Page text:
The motif of Orientalism played an important role in eighteenth- and nineteenth-century literary works in Europe. Fueling the creative imaginations of artists, literary figures, and in fact all of Europe, this fascination with the Orient also influenced many of the Romantic writers, who situated novels and poetry alike in the mysterious far-off lands of Turkey, India, the Middle-East, and Asia. Relations between East and West first gained widespread political and social importance during the Crusades (1096-1271), when religious hostility between the Muslim and Christian worlds exploded into a power struggle to recapture lands taken by the “Infidels.” However, while failing to successfully recapture the Holy Land, the Crusades opened up increasingly accessible channels to the East. Returning Crusaders brought back stories and goods from the far-off lands they had seen, which excited the popular imagination and created a thirst for greater contact with the Orient. The East became an intriguing destination for travelers, many of whom went on to write about their experiences in exotic lands among unfamiliar peoples and customs. Further, the establishment of trade routes, and the placement of European diplomats, dignitaries, and a military presence in Eastern countries brought more frequent contact and greater familiarity with the once virtually unknown Orient.
Although the earliest travelogues written by Westerners depicted inhabitants of the Orient as “Noble Savages,” they also provided sources of inspiration for Western writers. Scholars point out that there were approximately seventy travel books written during the period between 1775 and 1825. One of the most famous accounts were the letters of Lady Mary Wortley Montagu, who visited Istanbul in 1717 while accompanying her husband, Lord Montagu, Ambassador of the Levant Company, on a trip to Turkey. Her “Turkish Letters,” published posthumously in 1763, described harem life for the first time for English readers. Considered scandalous because of Lady Montagu's detailed, nonjudgmental observations of Oriental sexual practices and the custom of polygamy, this work enthralled readers and became a favorite source of information for many writers. In addition to travelogues, this time period was marked by a flowering of scholarship on Eastern literature, history, philosophy, and religion. George Sale completed his translation of the Koran, and such scholars as William Jones (who translated from Arabic, Persian, Hebrew, and Sanskrit) acquainted Western readers for the first time with such texts as the Mahabharata and the Arabian Nights. The Arabian Nights in particular became a favorite in Europe, giving rise to an enormous number of imitators who wrote their own Oriental tales and romances. In a wider context, the vogue for Orientalism was also aided by historic events: Napoleon's expedition to Egypt in 1798 called attention to the military as well as the cultural importance of that region, and the Greek War of Independence (1821-28) enjoyed widespread support in England, most notably from Lord Byron, who personally traveled to Greece to join the forces fighting against the Ottoman Turks. Additionally, colonization by England and other Western countries meant that many more people traveled to the Orient and eventually shared their experiences in written form, giving rise to a large body of memoirs, diaries, geographies, histories, and manuals.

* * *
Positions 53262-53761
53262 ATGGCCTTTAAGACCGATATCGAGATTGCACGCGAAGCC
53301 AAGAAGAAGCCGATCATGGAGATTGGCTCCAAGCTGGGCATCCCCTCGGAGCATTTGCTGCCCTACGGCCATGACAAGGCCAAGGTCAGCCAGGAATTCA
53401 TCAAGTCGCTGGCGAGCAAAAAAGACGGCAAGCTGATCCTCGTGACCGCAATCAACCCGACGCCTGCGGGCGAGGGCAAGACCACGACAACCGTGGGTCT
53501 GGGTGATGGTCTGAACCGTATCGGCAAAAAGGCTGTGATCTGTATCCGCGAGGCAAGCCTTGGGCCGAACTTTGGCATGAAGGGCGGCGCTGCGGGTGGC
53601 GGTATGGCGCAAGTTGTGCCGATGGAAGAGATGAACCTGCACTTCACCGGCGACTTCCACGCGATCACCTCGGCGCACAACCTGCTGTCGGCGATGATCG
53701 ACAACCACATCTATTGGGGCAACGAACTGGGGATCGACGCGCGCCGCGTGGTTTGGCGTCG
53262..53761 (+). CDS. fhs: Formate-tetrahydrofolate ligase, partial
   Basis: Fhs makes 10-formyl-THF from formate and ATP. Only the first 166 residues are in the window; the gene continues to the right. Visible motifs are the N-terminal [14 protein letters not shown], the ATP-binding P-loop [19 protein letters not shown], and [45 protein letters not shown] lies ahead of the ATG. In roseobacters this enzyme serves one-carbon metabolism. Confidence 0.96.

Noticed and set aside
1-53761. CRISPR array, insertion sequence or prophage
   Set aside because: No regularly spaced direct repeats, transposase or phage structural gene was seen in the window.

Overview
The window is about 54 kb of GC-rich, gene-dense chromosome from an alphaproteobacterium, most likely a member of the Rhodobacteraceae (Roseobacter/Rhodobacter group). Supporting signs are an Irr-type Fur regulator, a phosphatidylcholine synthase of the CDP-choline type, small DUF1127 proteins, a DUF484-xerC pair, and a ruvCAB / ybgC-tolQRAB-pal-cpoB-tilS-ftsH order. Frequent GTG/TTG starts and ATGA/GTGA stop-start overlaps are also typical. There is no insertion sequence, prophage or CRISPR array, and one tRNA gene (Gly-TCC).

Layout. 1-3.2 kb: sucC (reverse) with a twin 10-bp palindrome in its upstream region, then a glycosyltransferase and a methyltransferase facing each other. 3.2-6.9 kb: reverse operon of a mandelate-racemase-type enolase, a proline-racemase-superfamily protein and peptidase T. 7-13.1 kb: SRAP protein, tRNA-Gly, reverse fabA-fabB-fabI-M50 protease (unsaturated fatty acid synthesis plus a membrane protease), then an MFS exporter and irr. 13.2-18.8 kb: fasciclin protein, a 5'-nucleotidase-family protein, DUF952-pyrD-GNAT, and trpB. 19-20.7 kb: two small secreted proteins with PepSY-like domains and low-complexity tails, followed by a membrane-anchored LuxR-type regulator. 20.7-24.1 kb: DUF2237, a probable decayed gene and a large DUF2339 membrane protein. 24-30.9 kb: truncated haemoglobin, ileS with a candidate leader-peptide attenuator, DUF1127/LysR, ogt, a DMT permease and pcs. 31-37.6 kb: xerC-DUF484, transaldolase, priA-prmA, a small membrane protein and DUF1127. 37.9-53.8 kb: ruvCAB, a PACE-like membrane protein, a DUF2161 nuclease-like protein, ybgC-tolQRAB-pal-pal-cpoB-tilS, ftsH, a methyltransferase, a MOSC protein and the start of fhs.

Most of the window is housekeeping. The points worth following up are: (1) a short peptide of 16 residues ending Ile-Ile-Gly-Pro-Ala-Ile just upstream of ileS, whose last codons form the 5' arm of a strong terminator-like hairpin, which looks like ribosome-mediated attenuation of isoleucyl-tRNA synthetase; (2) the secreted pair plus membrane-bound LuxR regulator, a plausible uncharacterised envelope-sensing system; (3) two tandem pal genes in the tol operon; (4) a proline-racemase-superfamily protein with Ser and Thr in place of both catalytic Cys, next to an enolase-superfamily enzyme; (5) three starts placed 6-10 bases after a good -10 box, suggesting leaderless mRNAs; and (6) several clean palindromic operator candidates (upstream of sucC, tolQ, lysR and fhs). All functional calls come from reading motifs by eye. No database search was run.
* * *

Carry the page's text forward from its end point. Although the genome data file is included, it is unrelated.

In literature as well as in art, the Orient became associated with lush landscapes, eroticism, mystery, rich costume, and fierce military campaigns. English Romantic writers in search of the unusual and picturesque soon began to incorporate Oriental themes and subjects into their works. Many scholars consider William Beckford's novel Vathek (1786) a landmark of Orientalism. An Eastern romance, it is set in an imaginary Arabian or Turkish land. Its protagonist , the Caliph Vathek, who is half human and half demon, indulges his sensual...
(The entire section is 200,906 words.)